The Recovery Period: Tips For A Successful Dry Off
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The dry cow period is arguably the most important time in the cow’s lactation cycle as it is the time in which the cow rests her body and prepares for the next lactation. The timing and way in which a cow is dried off can greatly impact how well she will transition into the dry period and how well she will come into her next lactation. A properly managed dry off protocol should minimize the risk of mastitis, maximize cow comfort and allow for mammary tissue rest and recovery in preparation for the next lactation.
There are many questions surrounding the topic of dry off including:
1) How important is the dry period?
2) What is the optimal length of time for a dry period?
3) What steps should be taken when drying cows off?
Importance Of The Dry Period
The dry cow period should not be thought of as the end of one lactation, but actually as the set up for the upcoming lactation. More than just the mammary tissue is rejuvenated during this time. With the stress of lactation removed, rumen health, hoof health and immunity can be strengthened.
Lactating rations have higher energy and starch levels, with lower fiber levels, than dry cow rations. While being fed a lactating diet, cows may develop sub-acute rumen acidosis at some point during their lactation. This acidotic state damages the rumen’s lining, causing damage that has negative effects on the absorption of nutrients, which in turn affects overall animal health. A high fiber, low starch dry cow ration allows for the recovery of the ruminal wall, setting the cow up for maximum nutrient absorption and fiber digestion in the upcoming lactation.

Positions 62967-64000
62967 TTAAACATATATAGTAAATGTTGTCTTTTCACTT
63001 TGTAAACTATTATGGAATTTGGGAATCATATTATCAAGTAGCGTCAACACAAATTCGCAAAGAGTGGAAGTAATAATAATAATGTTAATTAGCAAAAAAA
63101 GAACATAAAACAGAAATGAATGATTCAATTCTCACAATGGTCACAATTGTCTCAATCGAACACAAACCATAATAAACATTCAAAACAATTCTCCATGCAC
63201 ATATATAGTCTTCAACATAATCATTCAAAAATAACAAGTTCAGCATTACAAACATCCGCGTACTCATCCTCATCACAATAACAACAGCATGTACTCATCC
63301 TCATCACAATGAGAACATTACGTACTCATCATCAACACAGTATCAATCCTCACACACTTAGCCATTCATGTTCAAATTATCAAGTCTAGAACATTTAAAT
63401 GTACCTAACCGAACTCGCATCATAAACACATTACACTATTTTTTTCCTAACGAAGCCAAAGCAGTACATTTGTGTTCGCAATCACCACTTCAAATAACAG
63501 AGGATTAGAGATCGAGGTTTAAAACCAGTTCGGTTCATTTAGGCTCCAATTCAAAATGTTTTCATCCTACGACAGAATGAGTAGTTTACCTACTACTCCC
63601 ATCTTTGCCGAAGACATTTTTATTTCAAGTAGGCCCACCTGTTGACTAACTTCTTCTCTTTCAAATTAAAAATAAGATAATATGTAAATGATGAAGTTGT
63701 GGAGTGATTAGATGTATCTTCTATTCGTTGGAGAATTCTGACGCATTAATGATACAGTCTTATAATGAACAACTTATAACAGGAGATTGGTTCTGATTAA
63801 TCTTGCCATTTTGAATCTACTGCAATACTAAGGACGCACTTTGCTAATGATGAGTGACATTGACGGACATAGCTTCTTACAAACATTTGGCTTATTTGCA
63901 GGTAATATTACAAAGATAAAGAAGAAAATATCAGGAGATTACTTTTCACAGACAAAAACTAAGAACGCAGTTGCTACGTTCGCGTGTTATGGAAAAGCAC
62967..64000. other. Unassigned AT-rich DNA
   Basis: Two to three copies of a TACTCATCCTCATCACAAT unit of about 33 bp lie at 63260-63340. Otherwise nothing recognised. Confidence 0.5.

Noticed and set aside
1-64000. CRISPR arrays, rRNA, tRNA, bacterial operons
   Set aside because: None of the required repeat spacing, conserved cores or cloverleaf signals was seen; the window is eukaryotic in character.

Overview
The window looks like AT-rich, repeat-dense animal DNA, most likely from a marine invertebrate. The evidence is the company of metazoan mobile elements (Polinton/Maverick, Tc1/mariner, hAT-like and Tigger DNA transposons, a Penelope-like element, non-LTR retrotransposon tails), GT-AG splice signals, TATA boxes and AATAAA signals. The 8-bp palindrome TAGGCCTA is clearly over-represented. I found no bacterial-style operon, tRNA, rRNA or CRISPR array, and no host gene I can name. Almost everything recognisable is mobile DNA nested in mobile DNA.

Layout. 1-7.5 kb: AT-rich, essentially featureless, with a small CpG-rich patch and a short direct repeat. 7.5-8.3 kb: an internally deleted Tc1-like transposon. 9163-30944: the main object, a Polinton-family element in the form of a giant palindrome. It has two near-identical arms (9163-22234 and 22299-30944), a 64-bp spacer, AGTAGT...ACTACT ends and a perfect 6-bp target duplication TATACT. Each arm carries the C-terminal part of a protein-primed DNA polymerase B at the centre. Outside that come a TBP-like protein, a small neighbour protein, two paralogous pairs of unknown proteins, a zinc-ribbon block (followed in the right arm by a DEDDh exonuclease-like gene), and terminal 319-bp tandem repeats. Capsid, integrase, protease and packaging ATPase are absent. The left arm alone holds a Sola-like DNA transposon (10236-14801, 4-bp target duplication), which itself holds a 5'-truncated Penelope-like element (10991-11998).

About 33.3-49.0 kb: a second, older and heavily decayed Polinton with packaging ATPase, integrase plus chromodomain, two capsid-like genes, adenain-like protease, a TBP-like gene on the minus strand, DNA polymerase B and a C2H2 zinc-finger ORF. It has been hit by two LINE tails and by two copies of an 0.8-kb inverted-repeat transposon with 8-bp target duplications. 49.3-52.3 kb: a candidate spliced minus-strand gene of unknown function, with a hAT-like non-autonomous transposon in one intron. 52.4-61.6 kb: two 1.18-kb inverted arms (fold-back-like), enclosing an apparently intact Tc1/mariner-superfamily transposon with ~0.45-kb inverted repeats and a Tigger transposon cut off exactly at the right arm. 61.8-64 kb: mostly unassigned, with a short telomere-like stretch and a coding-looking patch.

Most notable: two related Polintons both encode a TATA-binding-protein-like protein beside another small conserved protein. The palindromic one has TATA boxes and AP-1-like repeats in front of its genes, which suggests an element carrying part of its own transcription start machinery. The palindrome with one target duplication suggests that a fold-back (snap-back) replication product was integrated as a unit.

Hoof health can suffer under the stress of lactation, leading to lameness and ultimately, decreased production. Many producers find that dry off is a great time to trim hooves. Trimming can remove areas of damage and fix the hoof to set it up for proper re-growth. The hoof face grows at a rate of 0.16 to 0.20 inches per month1. The total sole surface is anywhere from 0.28 – 0.47 inches, meaning that after a 2 month (60 day) dry period, the entire sole is re-grown, recovered and ready for lactation1. This re-growth and rebuilding strengthens the hoof, making the cow more mobile and more comfortable lying down and getting up, which in turn will increase feed intake, reduce risk of metabolic problems at freshening and increase profitability in the upcoming lactation.
A strong, healthy immune system starts with high quality nutrition. A well-balanced dry cow ration and a highly bioavailable mineral source are needed to maximize immune function and ensure optimum recovery in the dry period. Crystal Creek® Dry Cow Mineral is formulated with polysaccharide chelated trace minerals, 100% selenium yeast and strong vitamin fortification to support immune function and tissue recovery. These factors are crucial to not only decreasing the risk of infection, but also prepping the cow to be more profitable in her next lactation.
Crystal Pellets™ and Crystal Creek® Whole Leaf Aloe Vera Juice are two nutritional supplement products that contain aloe vera for a flavoring agent. The natural ingredients in these products have been scientifically proven to decrease inflammation, stimulate the immune system along the gastrointestinal tract, promote nutrient absorption in the lower gastrointestinal tract and promote antioxidant regeneration. Crystal Pellets™ are a very powerful tool in assisting the immune system to prevent infections at the beginning of the dry period and can also be fed the last two to three weeks of the dry period to boost immune function at the time of calving.